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The promise of joy

“In a little while you won’t see me anymore. But a little while after that, you will see me again.” Some of the disciples asked each other, “What does he mean when he says, ‘In a little while you won’t see me, but then you will see me,’ and ‘I am going to the Father’? And what does he mean by ‘a little while’? We don’t understand.” Jesus realized they wanted to ask him about it, so he said, “Are you asking yourselves what I meant? I said in a little while you won’t see me, but a little while after that you will see me again. I tell you the truth, you will weep and mourn over what is going to happen to me, but the world will rejoice. You will grieve, but your grief will suddenly turn to wonderful joy. John 16:16-20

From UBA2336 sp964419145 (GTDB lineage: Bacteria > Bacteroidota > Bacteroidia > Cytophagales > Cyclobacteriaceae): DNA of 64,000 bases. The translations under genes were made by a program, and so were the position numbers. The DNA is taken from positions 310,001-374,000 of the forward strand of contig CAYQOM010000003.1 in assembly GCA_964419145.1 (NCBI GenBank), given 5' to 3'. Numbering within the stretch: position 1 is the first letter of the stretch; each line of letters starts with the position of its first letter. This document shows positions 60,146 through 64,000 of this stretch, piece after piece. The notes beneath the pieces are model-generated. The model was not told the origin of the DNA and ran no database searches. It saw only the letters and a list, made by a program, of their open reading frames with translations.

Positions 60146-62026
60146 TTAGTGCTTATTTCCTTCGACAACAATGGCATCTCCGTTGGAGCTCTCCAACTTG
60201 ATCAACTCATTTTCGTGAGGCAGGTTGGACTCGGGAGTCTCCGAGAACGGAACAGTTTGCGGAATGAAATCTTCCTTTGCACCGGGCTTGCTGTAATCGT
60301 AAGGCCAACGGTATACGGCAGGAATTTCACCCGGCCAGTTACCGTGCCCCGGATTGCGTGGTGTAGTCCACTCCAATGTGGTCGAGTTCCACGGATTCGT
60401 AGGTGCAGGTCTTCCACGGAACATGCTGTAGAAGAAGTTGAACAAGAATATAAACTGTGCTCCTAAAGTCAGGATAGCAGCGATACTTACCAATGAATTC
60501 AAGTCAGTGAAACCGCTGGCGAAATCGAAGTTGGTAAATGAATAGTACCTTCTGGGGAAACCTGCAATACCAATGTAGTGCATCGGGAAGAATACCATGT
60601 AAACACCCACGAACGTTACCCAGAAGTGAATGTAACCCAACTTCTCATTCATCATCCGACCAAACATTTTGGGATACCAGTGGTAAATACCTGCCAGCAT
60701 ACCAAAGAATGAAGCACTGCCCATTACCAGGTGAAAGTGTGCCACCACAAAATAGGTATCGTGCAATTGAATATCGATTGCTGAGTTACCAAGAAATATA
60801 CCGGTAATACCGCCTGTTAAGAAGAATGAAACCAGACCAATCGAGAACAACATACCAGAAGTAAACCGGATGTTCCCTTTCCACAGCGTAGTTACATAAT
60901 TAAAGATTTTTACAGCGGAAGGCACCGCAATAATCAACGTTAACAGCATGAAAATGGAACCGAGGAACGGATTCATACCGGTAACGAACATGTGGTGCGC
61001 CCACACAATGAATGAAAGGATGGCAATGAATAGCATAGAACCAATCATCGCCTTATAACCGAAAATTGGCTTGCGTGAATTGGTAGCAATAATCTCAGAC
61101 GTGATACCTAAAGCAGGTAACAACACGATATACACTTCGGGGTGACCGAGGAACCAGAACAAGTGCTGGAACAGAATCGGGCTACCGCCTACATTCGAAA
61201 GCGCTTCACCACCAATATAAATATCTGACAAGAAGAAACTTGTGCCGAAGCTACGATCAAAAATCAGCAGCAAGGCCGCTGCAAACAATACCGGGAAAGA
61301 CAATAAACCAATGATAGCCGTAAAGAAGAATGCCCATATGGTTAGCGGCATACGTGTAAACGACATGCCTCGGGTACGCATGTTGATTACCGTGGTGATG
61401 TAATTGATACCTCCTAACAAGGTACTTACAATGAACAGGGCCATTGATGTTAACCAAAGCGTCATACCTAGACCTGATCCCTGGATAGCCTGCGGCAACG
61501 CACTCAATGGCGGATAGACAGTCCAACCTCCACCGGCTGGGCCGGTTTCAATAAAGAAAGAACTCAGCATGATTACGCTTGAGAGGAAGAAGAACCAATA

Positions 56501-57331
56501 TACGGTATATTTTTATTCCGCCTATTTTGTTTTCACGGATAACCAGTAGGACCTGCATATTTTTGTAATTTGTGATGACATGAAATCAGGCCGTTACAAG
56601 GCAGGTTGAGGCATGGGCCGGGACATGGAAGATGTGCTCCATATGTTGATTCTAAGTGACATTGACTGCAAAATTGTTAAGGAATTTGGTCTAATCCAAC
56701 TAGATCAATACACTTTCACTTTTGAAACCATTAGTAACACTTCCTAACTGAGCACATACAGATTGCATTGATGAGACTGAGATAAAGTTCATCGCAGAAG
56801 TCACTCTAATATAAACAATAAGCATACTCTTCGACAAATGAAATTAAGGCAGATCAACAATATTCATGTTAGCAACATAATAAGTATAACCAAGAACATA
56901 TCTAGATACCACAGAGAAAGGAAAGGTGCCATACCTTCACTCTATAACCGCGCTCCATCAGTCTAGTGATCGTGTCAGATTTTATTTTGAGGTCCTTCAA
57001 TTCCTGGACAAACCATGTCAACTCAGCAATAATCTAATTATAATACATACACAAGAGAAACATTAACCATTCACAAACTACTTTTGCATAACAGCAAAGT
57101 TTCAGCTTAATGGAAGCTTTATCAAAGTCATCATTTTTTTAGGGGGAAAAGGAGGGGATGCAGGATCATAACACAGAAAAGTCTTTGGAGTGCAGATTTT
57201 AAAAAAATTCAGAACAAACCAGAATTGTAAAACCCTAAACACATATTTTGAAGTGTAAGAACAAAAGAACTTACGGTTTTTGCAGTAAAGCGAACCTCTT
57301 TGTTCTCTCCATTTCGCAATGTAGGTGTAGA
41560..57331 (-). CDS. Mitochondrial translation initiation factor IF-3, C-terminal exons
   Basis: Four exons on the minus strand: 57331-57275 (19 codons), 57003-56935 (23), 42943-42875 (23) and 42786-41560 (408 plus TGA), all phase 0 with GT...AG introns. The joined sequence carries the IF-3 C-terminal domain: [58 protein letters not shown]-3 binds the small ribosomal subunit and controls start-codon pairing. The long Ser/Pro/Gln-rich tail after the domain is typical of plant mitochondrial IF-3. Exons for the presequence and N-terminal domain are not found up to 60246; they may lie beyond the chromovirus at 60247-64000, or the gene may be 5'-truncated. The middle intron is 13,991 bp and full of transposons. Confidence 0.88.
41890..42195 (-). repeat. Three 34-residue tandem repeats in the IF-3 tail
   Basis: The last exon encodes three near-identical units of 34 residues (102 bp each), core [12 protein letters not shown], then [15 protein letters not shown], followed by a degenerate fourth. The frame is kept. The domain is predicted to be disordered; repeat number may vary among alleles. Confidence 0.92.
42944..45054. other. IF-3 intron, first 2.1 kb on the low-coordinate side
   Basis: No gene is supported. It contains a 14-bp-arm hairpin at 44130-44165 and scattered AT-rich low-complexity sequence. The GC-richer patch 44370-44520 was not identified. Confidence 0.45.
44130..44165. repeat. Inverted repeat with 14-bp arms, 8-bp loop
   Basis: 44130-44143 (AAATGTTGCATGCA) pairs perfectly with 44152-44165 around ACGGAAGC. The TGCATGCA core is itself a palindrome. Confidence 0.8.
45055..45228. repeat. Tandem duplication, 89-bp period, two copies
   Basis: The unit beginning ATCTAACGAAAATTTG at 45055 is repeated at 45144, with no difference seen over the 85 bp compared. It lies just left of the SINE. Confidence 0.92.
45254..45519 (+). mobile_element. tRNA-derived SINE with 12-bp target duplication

From the text, the Lord Jesus Christ was trying to provide comfort to His disciples. They have heard Him several times telling them about His imminent suffering and eventual death on the cross. But then He told His disciples that all these events will happen “in a little while.” He was referring to His death and then His resurrection. They will grieve because of His death but it will turn to eventual joy when He is raised from the dead. The disciples lacked understanding of His predictions when He made them, and it took the resurrection, in fact, to bring them full awareness of the meaning. Jesus admitted here that He had not been speaking in clear, literal words. He had been using language with a meaning below the surface and not easily seen. This was not because He wanted to hide anything from the disciples. Earlier He had predicted His death and resurrection in the simplest terms, and just as plainly, they had rejected the prediction. It was one of the things they could not bear as yet (see John 16:12). Now He was preparing them for the shock of His death by speaking in gentler terms of going away and coming back. But He said a time was coming when He would speak plainly. Their grief would turn to joy. They will be scattered but this will happen with a purpose. His resurrection would turn their despair to peace and victory, for Jesus would overcome the world in His resurrection (John 16:32, 33). What must accompany the fact of Christ’s death on the cross and eventual resurrection is faith. If a person does not believe, then what Jesus accomplished on the cross and His resurrection have no power in his or her life. This does not change the fact that Jesus died and had been raised, nor does it change the fact of the resurrection at the end of time when some will rise to eternal joy and some to eternal condemnation. But without faith now, the mere fact of the cross and resurrection leaves the grief of life unchanged and leaves the end of life without hope. There is promise of joy for eternity and it is by faith that we can experience it.


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